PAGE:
10 Common Challenges First-Time Managers Face at Fast Growing Startups

Have you ever considered how being a first-time manager of a fast-growing startup has many similarities to driving a car?
 
Just as learning to drive requires acquiring new skills and adapting to a dynamic environment, becoming a manager demands the same level of agility and adaptability in a rapidly evolving startup landscape. From navigating the twists and turns of team dynamics to accelerating toward growth milestones, the similarities between these journeys are striking.
 
In this blog, we’ll dive into the 10 common challenges first-time managers face at fast-growing startups and equip you with invaluable insights and practical strategies to steer your team toward success.
 

1. Leading Remote or Distributed Teams

Picture yourself taking an exciting trip abroad that includes a road trip. You will have to learn to drive in a new country quickly as you tour the countryside, making numerous stops in multiple cities along the way. Everything there will be different and not only will you be unfamiliar with the layout of each city, but all the road signs, traffic patterns, and local rules will also differ. Similarly, leading remote teams introduces a new landscape with its own set of challenges, such as coordinating across different time zones, utilizing virtual collaboration tools effectively, and fostering strong team communication without the benefit of face-to-face interaction. Both experiences require honing your instincts and utilizing strong emotional intelligence skills, all while staying focused on the road ahead, and adjusting your approach to ensure smooth navigation.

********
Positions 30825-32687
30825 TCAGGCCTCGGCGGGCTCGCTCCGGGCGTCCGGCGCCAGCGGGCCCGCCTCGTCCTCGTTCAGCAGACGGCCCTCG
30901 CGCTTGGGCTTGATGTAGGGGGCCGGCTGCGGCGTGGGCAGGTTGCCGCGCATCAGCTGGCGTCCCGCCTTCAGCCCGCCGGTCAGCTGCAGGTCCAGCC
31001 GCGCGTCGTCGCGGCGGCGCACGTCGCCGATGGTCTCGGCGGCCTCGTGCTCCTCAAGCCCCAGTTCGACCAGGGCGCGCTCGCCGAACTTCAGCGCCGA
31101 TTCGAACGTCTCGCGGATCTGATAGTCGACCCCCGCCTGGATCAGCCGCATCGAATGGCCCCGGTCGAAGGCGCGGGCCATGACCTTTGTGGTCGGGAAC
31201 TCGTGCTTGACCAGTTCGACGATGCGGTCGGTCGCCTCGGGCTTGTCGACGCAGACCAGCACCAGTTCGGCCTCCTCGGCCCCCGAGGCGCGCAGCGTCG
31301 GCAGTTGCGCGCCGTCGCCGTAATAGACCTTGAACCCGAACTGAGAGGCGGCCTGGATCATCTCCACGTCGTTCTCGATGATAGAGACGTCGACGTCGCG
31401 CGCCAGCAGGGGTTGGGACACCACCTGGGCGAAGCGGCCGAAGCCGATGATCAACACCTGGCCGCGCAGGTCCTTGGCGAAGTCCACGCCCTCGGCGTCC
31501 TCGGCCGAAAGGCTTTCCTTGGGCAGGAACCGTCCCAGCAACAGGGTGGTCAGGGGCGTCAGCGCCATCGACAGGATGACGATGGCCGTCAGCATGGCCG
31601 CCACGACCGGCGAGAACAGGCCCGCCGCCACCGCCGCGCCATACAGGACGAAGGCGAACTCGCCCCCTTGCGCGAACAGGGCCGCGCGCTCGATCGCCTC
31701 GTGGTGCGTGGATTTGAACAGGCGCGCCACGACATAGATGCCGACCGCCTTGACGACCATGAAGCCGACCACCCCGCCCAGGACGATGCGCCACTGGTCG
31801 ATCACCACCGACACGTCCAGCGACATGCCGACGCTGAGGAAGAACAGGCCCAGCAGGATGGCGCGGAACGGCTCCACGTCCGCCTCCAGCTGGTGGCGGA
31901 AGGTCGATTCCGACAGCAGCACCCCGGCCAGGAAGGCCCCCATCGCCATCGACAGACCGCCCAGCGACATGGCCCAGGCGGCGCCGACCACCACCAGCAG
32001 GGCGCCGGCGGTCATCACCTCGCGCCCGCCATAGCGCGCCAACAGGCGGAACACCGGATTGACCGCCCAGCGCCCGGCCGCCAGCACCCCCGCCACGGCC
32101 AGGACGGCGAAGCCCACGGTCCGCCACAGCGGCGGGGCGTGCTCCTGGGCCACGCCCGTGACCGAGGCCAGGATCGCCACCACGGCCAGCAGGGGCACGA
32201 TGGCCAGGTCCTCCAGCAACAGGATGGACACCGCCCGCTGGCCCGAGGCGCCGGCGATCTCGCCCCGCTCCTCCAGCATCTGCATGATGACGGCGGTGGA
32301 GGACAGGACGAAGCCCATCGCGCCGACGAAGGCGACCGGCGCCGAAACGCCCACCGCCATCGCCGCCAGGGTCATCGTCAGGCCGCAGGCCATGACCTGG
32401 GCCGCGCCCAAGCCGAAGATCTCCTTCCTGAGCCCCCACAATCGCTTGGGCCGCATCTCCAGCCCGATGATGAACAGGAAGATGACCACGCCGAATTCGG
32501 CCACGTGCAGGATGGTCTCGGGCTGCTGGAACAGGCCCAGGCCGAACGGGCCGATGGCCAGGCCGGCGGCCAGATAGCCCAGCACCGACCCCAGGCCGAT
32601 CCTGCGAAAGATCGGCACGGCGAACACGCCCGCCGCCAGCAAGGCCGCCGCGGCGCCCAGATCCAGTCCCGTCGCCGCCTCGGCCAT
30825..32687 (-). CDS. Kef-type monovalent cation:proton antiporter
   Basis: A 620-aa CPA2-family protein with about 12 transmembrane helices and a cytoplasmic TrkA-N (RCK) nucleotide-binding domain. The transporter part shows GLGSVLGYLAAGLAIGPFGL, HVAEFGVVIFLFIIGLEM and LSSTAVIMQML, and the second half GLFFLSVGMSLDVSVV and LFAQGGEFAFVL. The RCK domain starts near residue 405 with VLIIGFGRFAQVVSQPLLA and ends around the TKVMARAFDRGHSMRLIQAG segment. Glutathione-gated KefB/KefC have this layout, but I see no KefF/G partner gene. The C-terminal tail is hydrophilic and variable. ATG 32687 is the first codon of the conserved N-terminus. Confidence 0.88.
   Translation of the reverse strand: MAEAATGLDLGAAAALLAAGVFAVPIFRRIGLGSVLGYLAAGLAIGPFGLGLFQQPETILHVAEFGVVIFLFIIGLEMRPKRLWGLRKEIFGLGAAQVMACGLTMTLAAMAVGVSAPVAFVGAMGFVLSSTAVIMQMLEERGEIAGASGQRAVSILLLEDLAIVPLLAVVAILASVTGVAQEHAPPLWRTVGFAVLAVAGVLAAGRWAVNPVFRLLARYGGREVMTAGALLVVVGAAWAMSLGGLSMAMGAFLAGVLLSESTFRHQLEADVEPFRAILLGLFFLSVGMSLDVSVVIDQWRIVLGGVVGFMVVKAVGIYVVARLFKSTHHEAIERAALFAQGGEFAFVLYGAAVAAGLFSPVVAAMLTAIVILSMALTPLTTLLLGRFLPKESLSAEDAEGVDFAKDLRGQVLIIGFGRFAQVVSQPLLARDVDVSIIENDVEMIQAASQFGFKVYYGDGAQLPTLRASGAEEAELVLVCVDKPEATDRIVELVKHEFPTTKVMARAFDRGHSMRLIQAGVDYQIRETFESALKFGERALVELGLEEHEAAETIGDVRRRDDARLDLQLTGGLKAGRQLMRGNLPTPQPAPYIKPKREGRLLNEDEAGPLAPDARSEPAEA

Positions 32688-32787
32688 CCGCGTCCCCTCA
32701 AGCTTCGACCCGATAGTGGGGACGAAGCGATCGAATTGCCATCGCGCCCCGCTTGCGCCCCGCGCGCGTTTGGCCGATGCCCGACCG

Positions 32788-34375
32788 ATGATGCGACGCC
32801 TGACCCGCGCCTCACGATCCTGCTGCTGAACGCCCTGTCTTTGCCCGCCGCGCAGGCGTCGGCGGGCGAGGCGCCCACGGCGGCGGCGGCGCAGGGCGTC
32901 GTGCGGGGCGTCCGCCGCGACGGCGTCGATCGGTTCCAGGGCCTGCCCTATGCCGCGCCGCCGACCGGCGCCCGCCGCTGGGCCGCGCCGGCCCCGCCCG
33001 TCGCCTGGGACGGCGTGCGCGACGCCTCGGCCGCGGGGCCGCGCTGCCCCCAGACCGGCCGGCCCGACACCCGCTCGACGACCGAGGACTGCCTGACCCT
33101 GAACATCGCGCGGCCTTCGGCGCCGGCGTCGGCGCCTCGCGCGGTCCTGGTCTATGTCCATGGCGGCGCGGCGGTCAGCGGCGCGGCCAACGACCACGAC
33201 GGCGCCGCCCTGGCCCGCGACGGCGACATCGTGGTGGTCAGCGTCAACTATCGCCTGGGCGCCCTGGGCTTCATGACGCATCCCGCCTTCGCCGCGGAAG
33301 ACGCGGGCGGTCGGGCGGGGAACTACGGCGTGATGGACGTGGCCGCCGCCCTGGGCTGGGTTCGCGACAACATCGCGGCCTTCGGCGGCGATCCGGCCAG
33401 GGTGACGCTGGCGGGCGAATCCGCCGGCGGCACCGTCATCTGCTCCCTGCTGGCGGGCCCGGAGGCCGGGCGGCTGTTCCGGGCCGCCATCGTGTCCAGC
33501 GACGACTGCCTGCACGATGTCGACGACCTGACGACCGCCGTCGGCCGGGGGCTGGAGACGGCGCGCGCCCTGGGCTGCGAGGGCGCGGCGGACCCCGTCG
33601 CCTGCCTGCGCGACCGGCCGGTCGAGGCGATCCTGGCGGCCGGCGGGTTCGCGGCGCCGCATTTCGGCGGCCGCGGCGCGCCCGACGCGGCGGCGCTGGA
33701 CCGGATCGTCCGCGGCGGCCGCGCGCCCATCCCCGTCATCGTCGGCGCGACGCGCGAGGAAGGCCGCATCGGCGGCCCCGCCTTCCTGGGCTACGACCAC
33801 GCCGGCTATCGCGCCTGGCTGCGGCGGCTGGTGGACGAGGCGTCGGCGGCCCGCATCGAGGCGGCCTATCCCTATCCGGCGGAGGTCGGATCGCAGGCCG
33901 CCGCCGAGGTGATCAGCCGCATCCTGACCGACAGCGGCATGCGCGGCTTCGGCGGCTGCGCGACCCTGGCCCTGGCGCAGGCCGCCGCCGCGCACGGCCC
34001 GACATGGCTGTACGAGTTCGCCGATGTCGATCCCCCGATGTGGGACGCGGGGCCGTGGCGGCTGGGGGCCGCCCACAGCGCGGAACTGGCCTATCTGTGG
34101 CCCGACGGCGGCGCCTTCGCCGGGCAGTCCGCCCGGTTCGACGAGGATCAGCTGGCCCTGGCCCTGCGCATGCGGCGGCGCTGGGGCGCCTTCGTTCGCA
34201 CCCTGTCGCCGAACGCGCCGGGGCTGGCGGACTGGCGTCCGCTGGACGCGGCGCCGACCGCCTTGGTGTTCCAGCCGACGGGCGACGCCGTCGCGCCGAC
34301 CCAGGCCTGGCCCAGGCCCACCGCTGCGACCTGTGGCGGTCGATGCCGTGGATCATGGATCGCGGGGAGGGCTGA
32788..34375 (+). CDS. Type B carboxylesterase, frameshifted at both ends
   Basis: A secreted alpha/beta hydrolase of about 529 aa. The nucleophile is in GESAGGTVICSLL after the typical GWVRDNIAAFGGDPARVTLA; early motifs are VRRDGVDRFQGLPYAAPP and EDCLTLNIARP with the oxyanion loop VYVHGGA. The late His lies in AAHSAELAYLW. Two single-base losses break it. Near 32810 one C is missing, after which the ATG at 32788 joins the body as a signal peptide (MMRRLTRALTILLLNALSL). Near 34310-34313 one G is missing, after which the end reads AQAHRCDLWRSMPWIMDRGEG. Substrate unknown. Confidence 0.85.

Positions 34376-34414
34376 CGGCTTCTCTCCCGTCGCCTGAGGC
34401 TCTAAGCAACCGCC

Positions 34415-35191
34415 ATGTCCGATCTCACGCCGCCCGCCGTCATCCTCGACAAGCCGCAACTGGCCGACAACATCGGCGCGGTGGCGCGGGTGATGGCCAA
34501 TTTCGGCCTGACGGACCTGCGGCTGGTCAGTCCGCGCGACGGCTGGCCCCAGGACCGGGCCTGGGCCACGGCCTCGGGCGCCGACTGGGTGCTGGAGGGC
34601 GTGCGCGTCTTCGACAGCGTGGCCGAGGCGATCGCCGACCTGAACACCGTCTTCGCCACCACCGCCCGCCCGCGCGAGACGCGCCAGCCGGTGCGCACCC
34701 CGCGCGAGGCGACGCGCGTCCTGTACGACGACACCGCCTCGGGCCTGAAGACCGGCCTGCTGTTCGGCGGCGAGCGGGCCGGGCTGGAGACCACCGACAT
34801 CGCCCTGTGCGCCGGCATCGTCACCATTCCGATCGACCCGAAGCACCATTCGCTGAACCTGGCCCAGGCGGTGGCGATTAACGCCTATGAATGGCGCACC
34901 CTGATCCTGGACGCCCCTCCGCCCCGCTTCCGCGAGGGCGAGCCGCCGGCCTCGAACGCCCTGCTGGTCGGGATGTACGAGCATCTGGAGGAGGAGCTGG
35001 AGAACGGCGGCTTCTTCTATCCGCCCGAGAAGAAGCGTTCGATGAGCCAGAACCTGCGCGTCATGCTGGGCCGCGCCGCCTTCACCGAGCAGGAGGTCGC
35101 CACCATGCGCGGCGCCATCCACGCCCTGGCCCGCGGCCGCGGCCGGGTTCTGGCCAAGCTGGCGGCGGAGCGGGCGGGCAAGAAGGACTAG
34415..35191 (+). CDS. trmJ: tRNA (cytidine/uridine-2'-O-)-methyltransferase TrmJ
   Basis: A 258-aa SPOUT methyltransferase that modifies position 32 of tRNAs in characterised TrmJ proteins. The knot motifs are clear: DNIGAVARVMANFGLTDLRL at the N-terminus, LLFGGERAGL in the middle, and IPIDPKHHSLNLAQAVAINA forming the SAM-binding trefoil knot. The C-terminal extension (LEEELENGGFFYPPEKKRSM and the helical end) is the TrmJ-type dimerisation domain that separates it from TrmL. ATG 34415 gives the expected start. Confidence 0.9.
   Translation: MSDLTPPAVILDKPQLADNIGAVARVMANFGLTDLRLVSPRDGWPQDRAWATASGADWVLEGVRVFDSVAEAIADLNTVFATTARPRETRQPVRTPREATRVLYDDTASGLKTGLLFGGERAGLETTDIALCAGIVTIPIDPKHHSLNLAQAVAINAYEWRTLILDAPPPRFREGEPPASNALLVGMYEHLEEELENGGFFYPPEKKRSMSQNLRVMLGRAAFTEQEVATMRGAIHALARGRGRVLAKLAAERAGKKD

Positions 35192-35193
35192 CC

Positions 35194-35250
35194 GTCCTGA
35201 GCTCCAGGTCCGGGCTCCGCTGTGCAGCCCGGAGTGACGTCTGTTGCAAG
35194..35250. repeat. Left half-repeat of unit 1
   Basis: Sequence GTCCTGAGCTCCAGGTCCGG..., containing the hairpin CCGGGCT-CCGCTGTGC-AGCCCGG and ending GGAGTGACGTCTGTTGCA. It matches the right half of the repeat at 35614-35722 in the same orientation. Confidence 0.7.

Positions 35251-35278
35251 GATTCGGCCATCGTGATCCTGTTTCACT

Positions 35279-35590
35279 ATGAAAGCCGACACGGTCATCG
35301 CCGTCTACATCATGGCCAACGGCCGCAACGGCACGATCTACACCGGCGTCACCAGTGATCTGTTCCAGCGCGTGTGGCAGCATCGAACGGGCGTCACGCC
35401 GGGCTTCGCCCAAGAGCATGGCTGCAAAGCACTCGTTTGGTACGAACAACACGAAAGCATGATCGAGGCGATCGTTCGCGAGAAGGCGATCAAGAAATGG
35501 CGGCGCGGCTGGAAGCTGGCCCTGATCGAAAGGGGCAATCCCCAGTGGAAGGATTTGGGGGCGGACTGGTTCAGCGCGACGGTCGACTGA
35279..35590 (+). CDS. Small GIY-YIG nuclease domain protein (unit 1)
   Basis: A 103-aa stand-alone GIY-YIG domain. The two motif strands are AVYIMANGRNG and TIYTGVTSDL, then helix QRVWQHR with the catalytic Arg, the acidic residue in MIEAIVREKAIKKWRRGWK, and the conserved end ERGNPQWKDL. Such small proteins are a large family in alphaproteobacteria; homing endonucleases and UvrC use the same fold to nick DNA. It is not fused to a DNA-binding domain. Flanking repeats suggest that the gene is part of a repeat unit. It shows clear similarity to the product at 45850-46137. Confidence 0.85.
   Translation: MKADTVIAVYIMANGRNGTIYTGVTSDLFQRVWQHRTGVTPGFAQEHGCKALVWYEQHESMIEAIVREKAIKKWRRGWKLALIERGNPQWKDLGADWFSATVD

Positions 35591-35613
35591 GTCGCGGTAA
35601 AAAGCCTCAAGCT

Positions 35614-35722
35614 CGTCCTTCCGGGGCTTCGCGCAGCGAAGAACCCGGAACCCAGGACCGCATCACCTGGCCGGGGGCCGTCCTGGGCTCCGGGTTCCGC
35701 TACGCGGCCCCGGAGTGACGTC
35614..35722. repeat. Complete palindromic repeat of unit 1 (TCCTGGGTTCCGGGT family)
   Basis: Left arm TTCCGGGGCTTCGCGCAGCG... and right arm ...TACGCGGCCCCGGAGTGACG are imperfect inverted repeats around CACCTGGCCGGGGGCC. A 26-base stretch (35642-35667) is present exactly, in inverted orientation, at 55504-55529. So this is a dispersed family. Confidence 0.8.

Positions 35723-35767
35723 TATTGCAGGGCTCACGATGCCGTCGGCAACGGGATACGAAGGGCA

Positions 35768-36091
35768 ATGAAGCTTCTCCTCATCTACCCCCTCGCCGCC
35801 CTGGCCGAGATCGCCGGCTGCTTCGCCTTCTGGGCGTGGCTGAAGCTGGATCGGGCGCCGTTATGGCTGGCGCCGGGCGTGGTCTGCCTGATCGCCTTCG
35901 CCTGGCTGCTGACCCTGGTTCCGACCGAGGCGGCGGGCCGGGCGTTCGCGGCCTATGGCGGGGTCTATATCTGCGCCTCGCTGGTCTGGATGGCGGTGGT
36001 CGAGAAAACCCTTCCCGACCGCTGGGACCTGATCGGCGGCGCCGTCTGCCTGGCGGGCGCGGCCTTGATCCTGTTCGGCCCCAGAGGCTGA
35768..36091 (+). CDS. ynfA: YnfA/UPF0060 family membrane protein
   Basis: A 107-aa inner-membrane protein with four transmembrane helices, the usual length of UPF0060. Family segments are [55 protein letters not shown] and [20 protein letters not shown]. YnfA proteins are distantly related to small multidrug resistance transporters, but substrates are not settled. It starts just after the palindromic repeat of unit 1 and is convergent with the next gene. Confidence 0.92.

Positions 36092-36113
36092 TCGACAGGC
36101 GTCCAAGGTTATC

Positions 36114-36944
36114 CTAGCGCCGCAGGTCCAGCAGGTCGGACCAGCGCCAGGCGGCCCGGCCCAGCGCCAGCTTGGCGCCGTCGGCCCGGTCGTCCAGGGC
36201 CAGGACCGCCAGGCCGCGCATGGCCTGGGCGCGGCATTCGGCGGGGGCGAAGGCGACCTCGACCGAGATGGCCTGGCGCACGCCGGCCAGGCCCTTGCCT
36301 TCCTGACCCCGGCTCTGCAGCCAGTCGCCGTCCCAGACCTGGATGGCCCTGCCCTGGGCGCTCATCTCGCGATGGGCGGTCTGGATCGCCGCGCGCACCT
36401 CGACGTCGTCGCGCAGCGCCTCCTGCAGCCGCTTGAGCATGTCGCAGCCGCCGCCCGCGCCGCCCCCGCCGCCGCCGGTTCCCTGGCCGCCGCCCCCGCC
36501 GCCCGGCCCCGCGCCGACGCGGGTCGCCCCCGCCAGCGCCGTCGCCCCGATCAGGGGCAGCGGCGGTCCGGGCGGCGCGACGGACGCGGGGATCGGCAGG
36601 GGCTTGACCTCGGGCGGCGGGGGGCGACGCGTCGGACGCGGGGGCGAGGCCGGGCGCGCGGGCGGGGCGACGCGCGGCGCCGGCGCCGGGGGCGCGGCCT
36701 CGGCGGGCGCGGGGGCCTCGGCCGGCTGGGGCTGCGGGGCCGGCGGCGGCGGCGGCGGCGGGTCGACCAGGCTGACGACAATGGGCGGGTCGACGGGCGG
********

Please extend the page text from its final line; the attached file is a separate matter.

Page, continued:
Unlike bigger and more mature organizations which often have an existing global or national footprint and are used to working across different locations and time zones, leaders in startup organizations who work in a remote or hybrid model have to start from scratch and adapt their routines and processes to create a fair and inclusive environment for all their employees.

 
Additional Resource:

 

2. Balancing Workload and Priorities